Note: This is a student project from a course affiliated with the Ethnography of the University Initiative. EUI supports faculty development of courses in which students conduct original research on their university, and encourages students to think about colleges and universities in relation to their communities and within larger national and global contexts.

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Title:Understanding Social Identity: In-group Versus Out-group Affinity within the Black Campus Community
Author(s):Randle, Lhea L.
social groups
Abstract:This study investigates the implications of involvement on identity development of African American Students. The researcher attended predominantly Black events in order to observe informal group formations in order to understand the importance of comfort among Blacks in group selection. Eight interviews were also conducted outside of these observations. The participants of this study were between the ages of 20 and 22 years of age. Five students were graduating seniors, and three students were juniors. Five of the students were female, and three students were male. Among those interviewed, six were from Chicago suburbs, two were from Chicago city, and zero were from down state or rural areas. The results indicate that students are able to work cohesively in mixed race groups and that they are between the third and fourth stage of Helms identity stages which indicates that they have the ability to interact with people from other races while still maintaining a commitment to African American culture.
Issue Date:2008
Course / Semester:EPS 500, Race and Ethnography: A Study of the University, Prof. Priscilla Fortier: This seminar is not only a course, but part of a cross-campus initiative titled Ethnography of the University Initiative. As a member of this course students joined a campus-wide learning community in which the University of Illinois was explored ethnographically. Students began the course by thinking about what the university is, as well as about race and ethnicity as phenomena within the university’s narratives. Students learned about universities and higher education in general and the University of Illinois in particular. A third area of concentration was “ethnography,” and students learned and practiced the basic skills of observation, interviewing, and writing as an ethnographer. Students completed several short assignments that were intended to help them develop these skills, as well as one larger ethnographic project on the University. The latter allowed them to explore an aspect of the university that has to do with an issue of race or ethnicity. In addition to the readings that students did as a class, they were expected to explore other research related to their project. The course syllabus is available at:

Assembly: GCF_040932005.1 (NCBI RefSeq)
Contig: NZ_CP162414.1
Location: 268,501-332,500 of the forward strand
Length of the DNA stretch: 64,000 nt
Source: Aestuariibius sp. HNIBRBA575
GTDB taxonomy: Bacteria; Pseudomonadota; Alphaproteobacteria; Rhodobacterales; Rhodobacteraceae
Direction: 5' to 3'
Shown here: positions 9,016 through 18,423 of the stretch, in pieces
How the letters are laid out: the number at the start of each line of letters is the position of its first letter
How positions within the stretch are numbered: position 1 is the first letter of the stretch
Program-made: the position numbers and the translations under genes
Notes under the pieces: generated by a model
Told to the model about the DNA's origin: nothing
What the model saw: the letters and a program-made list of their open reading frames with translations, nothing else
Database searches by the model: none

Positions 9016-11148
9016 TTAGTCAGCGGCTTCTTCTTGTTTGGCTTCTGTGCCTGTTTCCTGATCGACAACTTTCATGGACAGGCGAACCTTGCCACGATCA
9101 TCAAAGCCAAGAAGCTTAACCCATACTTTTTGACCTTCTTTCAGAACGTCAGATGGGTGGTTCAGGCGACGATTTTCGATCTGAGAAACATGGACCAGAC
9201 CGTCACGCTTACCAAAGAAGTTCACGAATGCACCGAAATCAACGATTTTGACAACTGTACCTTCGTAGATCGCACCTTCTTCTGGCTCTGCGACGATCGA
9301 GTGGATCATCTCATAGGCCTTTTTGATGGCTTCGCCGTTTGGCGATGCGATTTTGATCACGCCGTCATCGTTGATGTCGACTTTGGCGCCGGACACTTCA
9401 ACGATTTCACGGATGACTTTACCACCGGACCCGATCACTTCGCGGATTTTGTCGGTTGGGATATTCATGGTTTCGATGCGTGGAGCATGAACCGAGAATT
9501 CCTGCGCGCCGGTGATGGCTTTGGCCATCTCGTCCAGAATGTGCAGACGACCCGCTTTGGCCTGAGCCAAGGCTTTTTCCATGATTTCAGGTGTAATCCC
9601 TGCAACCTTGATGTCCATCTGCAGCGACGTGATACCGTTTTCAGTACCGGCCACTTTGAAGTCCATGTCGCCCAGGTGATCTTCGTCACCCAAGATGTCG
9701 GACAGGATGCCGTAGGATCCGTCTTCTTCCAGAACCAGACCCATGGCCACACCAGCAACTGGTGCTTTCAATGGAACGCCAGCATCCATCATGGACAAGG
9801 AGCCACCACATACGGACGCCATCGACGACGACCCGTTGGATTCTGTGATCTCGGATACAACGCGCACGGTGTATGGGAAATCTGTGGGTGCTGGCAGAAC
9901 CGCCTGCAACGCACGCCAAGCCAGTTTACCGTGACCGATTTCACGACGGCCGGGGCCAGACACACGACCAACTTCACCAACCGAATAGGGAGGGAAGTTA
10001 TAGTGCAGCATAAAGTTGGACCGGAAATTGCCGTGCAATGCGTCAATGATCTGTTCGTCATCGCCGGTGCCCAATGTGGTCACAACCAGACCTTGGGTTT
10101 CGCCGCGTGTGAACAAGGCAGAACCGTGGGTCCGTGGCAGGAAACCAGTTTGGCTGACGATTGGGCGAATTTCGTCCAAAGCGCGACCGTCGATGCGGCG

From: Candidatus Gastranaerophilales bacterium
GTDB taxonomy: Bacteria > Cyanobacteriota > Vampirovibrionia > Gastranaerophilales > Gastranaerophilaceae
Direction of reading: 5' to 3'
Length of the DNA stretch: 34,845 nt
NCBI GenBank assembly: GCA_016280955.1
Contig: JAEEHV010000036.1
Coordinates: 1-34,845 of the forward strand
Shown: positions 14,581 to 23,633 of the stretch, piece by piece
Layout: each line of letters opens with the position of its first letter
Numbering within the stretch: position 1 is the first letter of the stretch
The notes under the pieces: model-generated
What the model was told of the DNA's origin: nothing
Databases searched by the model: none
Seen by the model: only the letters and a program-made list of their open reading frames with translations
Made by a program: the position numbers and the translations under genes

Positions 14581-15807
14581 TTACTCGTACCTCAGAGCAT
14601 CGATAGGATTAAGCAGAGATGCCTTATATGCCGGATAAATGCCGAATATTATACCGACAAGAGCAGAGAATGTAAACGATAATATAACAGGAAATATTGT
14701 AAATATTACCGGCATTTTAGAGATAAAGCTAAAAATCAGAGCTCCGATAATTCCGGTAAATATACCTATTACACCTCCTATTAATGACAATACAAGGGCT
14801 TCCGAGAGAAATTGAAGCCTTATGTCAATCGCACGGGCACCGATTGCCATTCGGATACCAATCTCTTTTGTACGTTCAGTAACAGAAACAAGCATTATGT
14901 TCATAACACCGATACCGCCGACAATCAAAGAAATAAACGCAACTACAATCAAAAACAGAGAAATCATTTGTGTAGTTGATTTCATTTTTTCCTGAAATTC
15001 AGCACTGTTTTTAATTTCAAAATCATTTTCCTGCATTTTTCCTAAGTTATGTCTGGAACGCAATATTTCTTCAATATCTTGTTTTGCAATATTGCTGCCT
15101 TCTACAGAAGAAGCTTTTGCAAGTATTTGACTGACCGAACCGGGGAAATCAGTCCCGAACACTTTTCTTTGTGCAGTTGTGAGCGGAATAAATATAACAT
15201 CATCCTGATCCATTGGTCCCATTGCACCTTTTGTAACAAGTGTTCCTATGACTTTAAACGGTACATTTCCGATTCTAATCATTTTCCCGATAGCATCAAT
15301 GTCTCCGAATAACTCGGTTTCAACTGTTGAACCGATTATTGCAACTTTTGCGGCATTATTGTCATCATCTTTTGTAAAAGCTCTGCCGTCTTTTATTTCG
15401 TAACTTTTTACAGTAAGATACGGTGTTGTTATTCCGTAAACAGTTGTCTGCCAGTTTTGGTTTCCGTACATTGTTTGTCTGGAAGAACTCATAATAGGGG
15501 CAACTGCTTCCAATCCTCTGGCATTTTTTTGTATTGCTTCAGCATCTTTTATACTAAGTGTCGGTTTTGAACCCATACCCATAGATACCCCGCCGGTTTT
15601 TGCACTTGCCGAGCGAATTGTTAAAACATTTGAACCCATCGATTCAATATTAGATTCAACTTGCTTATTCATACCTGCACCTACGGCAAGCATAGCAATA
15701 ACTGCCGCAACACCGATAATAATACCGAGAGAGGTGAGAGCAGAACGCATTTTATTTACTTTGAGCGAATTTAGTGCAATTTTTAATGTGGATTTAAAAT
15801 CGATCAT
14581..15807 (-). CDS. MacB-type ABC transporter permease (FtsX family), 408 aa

Date Available in IDEALS:2009-02-23

This item appears in the following Collection(s)

  • Diversity on Campus/Equity and Access
    This collection examines ways in which the U.S. university and the American college experience are affected by diversity, and difference. In particular, these student projects examine experiences of diversity on campus, including important contemporary social, cultural, and political debates on equity and access to university resources.

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